Lessons on Decolonizing Evaluation From Kaupapa Māori Evaluation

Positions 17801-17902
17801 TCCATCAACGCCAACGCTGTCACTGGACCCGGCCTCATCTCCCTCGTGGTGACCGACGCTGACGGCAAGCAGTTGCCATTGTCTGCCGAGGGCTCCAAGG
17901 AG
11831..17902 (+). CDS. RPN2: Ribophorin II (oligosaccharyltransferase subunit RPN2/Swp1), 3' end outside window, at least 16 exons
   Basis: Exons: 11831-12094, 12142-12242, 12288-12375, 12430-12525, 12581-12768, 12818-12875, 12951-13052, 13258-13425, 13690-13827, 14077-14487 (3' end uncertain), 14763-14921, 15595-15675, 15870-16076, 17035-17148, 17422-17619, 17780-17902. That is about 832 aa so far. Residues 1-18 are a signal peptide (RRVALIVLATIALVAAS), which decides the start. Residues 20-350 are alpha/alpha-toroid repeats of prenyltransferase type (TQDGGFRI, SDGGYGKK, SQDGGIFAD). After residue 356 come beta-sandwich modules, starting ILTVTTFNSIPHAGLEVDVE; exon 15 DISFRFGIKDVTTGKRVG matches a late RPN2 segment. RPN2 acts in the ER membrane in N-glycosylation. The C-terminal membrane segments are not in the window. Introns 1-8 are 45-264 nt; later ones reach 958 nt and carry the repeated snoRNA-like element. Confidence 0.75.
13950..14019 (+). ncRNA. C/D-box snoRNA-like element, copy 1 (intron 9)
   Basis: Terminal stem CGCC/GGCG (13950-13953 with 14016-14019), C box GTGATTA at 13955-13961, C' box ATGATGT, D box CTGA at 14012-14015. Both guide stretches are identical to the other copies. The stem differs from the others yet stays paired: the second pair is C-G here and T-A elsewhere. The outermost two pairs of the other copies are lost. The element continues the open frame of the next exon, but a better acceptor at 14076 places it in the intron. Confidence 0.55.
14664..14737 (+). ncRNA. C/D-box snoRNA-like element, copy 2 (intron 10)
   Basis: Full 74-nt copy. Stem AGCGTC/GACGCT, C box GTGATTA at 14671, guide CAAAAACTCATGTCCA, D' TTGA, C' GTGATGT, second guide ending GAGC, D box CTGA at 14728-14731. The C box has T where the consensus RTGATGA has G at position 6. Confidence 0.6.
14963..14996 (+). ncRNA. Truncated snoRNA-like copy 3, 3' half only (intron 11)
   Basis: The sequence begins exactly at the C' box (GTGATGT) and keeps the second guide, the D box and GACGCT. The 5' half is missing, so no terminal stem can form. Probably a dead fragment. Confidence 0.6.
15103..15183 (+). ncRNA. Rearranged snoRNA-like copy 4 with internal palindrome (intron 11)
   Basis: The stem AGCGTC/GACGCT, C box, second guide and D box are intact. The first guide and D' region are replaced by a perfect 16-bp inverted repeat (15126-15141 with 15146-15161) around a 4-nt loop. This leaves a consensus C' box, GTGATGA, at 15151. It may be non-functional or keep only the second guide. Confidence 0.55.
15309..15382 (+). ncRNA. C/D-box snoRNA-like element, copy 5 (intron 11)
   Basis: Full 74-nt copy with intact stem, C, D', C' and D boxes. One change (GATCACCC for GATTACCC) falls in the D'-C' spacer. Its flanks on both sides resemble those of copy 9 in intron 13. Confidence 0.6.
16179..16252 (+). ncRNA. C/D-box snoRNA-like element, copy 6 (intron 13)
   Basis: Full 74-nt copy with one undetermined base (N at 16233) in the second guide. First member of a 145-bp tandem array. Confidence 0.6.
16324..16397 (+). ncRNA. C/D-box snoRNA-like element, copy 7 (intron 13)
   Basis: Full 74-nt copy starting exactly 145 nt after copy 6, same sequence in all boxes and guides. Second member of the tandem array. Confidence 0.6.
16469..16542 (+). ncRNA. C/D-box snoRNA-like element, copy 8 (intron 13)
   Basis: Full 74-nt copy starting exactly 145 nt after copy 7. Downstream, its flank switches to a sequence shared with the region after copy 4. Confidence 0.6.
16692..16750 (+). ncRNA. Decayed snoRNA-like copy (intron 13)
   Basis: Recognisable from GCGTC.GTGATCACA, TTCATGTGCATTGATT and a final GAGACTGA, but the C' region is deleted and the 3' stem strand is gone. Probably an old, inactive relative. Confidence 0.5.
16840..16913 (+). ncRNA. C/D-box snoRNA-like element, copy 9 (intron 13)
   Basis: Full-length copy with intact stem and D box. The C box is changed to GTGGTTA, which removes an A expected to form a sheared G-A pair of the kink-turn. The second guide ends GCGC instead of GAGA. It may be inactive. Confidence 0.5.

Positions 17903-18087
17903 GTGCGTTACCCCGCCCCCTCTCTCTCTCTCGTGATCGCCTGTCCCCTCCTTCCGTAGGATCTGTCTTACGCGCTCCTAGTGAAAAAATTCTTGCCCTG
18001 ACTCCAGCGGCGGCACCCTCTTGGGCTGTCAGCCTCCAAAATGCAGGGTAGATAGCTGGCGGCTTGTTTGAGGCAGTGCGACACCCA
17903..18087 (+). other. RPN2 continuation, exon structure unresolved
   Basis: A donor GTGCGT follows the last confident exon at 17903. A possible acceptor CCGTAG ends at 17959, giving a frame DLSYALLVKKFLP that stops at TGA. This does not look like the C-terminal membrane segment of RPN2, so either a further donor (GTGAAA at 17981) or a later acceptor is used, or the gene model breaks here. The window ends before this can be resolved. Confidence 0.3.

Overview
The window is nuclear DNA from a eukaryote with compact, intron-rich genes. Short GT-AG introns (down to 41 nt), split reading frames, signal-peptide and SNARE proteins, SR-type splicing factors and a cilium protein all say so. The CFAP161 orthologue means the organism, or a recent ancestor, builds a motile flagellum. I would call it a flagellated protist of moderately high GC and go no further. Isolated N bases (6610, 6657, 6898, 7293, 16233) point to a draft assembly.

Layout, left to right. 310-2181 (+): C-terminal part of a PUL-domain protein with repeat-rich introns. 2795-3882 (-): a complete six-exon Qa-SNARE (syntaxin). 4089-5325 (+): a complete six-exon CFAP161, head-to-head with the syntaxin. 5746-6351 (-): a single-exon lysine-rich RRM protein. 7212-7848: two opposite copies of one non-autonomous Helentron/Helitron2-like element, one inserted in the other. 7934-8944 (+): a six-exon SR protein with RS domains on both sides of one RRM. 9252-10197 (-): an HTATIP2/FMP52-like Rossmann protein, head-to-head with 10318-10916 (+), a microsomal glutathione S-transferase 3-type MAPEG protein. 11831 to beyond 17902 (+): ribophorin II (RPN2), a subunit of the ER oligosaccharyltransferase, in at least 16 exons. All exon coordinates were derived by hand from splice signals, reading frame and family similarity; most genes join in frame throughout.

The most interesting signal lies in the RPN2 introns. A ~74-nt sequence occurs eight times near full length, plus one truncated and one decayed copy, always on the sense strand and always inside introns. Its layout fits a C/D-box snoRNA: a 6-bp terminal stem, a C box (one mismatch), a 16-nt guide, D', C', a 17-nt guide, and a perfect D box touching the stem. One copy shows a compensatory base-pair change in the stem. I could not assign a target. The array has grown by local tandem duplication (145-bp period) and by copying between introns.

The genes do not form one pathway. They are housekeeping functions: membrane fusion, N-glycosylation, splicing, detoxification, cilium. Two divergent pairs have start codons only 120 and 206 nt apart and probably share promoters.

Kaupapa Māori is literally a Māori way. It is a reclaiming by Māori (Indigenous peoples of Aotearoa New Zealand) of a future that is founded within a Māori worldview; a future where cultural knowledge and values inform understandings of and responses to Māori needs, priorities, and aspirations. Selfdetermination, cultural aspirations, and the importance of familial relationships and collectivity are among the central elements evident in Kaupapa Māori development initiatives. Th e culturally responsive evaluation of these initiatives builds upon traditional commitments to information management and the updating of Māori knowledge. Kaupapa Māori evaluation looks “inwards” to assess development on Māori terms, and “outwards” in a structural analysis of other facilitators of and barriers to that development. Aft er more than 20 years of Kaupapa Māori evaluation, it is timely to ask what learning might helpfully be shared with other Indigenous peoples to support their desire for the culturally responsive evaluation of development initiatives they experience. A Kaupapa Māori evaluation lens will be described and then used to critique international development evaluation to facilitate decolonization. Audiences for this article include development efforts led by the New Zealand Ministry of Foreign Affairs within the South Pacific, and international development eff orts led by organizations such as UNESCO that are developing equity evaluation approaches.
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